Abstract 6225: Cost of Improvement of Angina-Related Health Status by Health Care System: A Secondary Analysis from the COURAGE Trial
Background: COURAGE compared percutaneous coronary intervention (PCI) plus intensive pharmacologic and lifestyle intervention (optimal medical therapy, OMT) to OMT alone in reducing the risk of cardiovascular events in patients with stable coronary disease. In this post hoc study, we assessed the cost of treating angina across the three health care systems from which patients were enrolled: Canada, US non-Veterans Affairs (VA) and U.S. VA.
Methods: A total of 2,287 patients were enrolled and followed for a median of 4.6 years. Angina-related health status was assessed with the Seattle Angina Questionnaire (SAQ) and RAND-36. The cost of resource use was evaluated by DRG for hospitalizations and CPT for outpatient visits and tests. Analyses were conducted using the U.S. non-VA costing system in 2004 U.S. dollars. Clinically significant differences in the Physical Limitation, Angina Frequency, and Quality of Life domains of the SAQ were defined as scores ≥8, ≥20, and ≥16 respectively. Absolute net benefit, number of patients needed to treat (NNT) to achieve one patient with clinically significant angina improvement, and the cost of improvement in angina-related health status were estimated.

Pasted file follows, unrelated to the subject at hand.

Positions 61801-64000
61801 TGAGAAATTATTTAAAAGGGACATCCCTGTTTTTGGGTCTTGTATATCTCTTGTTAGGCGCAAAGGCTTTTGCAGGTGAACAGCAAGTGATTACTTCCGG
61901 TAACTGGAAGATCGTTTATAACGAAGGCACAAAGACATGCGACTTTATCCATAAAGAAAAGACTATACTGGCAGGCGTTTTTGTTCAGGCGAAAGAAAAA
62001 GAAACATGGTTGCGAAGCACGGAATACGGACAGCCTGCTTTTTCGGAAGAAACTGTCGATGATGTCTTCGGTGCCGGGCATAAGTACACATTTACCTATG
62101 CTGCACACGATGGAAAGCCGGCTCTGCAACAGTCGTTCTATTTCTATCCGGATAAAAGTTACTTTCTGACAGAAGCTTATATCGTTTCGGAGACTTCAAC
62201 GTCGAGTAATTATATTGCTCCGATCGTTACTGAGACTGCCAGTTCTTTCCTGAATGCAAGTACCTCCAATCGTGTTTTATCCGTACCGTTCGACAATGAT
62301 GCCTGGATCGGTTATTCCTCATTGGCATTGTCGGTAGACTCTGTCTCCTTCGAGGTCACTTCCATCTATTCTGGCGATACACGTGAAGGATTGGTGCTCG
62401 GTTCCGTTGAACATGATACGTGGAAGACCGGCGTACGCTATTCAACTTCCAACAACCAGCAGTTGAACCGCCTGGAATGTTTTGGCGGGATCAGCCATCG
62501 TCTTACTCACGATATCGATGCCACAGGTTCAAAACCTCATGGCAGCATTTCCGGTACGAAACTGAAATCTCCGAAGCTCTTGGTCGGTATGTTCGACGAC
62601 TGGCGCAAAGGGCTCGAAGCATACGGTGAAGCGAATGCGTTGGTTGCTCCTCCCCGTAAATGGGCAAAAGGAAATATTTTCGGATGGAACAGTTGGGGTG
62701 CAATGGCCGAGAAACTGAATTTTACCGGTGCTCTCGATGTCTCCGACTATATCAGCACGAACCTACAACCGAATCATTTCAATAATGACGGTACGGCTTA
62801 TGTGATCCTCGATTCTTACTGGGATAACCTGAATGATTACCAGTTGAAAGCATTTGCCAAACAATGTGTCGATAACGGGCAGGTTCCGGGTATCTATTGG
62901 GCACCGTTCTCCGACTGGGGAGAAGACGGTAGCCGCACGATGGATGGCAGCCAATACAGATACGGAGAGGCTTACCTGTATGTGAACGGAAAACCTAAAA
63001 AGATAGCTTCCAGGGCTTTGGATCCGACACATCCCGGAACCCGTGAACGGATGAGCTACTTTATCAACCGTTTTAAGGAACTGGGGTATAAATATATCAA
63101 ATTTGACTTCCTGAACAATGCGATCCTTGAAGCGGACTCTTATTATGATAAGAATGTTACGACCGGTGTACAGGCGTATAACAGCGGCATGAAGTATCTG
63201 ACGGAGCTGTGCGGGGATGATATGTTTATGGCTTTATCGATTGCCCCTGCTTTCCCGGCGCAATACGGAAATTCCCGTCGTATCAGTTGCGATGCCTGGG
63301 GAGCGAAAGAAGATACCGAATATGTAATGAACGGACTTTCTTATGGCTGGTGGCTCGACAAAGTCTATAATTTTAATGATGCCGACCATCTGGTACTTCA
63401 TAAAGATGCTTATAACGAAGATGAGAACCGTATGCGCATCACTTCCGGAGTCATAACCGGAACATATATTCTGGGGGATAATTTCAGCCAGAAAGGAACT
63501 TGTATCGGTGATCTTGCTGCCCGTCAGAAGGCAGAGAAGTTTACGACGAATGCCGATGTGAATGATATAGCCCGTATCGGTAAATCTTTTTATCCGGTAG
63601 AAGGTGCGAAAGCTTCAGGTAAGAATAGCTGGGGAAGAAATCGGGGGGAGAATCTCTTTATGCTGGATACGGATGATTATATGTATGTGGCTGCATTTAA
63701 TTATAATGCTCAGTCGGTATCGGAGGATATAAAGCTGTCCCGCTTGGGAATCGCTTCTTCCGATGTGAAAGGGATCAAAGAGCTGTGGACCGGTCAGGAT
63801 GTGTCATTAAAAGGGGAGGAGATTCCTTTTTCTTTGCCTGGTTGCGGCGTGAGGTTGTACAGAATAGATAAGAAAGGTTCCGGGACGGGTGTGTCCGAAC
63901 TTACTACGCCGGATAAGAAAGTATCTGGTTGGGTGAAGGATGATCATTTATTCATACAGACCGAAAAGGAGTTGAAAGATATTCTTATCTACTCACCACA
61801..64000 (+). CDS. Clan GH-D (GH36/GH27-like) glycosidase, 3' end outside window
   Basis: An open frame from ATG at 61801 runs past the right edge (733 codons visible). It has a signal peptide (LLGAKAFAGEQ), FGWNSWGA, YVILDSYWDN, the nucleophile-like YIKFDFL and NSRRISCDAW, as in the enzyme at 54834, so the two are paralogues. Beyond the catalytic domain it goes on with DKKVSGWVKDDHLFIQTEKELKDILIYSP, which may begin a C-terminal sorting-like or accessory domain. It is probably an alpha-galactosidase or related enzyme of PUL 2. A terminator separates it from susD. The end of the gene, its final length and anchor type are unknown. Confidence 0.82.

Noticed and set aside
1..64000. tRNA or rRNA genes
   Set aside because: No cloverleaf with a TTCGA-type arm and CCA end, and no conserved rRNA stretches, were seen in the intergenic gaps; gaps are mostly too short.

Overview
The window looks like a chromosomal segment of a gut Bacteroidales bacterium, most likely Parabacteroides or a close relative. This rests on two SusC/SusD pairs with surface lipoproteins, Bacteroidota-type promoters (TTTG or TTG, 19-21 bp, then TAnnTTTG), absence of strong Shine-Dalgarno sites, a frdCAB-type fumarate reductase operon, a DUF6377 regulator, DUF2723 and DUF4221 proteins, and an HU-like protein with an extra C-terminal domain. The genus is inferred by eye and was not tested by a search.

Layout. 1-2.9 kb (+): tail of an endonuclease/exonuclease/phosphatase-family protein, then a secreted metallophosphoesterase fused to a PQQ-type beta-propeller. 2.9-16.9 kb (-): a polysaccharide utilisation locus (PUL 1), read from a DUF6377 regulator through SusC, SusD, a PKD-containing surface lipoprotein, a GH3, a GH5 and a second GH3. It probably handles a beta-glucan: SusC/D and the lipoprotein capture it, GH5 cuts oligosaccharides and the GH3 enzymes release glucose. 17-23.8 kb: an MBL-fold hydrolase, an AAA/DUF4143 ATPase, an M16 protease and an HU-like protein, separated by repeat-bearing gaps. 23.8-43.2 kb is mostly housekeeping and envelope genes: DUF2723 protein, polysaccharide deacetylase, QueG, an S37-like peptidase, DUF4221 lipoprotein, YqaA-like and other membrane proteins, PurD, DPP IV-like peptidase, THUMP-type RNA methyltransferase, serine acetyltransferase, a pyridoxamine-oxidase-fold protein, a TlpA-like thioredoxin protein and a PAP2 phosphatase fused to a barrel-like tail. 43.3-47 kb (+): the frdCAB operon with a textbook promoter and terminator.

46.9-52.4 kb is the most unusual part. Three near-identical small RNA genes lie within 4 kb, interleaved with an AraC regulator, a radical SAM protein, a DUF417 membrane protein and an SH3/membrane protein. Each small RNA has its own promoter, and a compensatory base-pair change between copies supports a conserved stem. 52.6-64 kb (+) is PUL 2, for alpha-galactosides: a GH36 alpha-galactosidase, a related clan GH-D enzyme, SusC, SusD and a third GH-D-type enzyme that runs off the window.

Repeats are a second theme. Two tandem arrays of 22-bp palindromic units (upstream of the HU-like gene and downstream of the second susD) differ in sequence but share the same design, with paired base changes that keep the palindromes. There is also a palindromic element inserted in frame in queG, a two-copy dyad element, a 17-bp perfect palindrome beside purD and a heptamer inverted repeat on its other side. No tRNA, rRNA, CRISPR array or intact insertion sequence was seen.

Results: Added cost of PCI per patient and results for Angina Frequency are presented in the table⇓. Results for Quality of Life were similar. Physical Limitation results varied more widely among health care systems with net benefit ranging from <1% (U.S. non-VA) to 18% (Canada), and cost per patient in angina improvement from $55,700 (Canada) to over $1,000,000 (U.S. non-VA).
Conclusions: The improvement of angina-related health status and corresponding costs were relatively similar across health care systems and among SAQ Angina Frequency and Quality of Life domains, but varied widely for the Physical Limitation Domain. Adding PCI to OMT improved angina-related health status, but at a cost generally considered to be prohibitive as a routine initial management strategy.